ATLANTIC — Atlantic officials are looking to institute a grant program to address a growing child-care crisis in the community.

Speaking to the City Council Wednesday night, officials said the city has lost the capacity to care for over 100 children after the loss of one care center and three in-home providers. That loss could have a negative impact on the economic growth of the community as potential employees seek jobs close to child child care.

“That’s a real issue, economic development wise,” CADCO Executive Director Jennifer McEntaffer told the Council. “If you don’t have child-care, you don’t go to work.”

Shirley Urich, a Community Development Specialist with the Child Care Resource and Referral of Southwest Iowa. said in an effort to turn that trend around she is working a “Child Care Ready” program that helps center and in-home provider get additional staff so that they can take in more children.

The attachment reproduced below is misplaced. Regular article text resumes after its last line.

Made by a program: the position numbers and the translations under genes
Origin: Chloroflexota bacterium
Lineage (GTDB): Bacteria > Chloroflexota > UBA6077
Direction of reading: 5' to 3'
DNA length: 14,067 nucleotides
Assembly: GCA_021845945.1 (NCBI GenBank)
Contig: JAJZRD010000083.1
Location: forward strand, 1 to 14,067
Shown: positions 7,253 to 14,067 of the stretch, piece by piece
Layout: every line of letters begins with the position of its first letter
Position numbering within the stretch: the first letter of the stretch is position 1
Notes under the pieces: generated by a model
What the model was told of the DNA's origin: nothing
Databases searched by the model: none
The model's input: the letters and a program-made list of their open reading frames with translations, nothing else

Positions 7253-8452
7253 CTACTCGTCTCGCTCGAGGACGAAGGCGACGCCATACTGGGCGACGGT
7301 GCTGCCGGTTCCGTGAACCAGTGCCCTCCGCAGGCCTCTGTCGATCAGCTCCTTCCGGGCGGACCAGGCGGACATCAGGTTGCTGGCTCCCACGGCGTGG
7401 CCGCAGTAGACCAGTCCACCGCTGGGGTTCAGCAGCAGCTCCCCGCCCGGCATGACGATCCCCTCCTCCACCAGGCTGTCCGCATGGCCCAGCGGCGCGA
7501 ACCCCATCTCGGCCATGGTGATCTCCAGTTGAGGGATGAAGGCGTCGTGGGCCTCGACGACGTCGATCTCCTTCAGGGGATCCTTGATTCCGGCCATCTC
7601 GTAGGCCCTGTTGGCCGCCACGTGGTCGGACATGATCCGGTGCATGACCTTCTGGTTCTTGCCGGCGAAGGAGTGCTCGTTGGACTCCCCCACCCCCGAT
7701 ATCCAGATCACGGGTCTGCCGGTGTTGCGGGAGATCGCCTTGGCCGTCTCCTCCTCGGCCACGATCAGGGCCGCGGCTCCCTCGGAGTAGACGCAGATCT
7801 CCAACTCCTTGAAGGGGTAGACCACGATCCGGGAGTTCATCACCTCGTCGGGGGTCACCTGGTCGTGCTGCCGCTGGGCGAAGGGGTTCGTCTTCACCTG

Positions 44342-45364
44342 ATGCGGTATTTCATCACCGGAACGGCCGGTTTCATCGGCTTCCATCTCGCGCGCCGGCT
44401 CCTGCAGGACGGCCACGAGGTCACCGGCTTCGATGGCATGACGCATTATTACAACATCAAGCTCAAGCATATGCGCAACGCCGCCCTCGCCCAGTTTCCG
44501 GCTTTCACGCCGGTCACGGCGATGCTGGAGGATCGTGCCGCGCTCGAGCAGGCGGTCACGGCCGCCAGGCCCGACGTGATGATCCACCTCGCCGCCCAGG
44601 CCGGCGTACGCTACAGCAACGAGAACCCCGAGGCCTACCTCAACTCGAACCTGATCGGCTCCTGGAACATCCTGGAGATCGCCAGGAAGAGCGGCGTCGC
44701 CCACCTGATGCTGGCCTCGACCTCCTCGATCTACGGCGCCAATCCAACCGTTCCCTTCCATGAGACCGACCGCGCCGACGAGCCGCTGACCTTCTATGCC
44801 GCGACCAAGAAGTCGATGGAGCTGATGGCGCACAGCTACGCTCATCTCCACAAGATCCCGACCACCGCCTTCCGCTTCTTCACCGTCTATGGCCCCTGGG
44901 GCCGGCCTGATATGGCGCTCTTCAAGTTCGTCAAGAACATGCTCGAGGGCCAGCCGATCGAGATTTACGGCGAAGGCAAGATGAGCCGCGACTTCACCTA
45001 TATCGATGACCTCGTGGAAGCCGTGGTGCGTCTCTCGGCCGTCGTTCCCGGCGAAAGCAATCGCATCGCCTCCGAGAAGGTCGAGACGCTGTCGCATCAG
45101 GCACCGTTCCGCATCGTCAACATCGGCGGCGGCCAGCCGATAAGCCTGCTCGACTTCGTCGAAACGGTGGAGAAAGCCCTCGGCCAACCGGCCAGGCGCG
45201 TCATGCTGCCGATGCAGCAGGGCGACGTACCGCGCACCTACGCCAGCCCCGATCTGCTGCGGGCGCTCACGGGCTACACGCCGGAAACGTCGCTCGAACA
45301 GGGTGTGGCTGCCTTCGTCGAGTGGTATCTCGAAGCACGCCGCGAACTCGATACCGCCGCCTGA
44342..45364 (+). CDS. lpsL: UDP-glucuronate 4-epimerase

“Two in-home providers are going through the program now, but won’t be ready until December,” she said adding that she is working to get an Atlantic only Child Care Ready program up and running in December.

In addition. a grant program is being developed, with seed money from the Iowa Women’s Foundation, that will provide at least $250 per provider to help with startup costs.

Those costs can add up quickly and include paying for things like CPR and First Aid training, fire extinguishers in the home, smoke detectors, cribs for babies and others items. The list is daunting enough that it often discourages interested parties who may be looking into starting a new center.

Ultimately, the goal is to raise enough matching funds to provide a $1,000 grant per startup.

Council members welcomed the idea but some suggested that as the program progresses enough oversight is done to make sure the money is spent as it was intended.

Urich added that, in addition to oversight, the grant funds would not be provided until an application to the DHS had been completed.

Email Jeff Lundquist at

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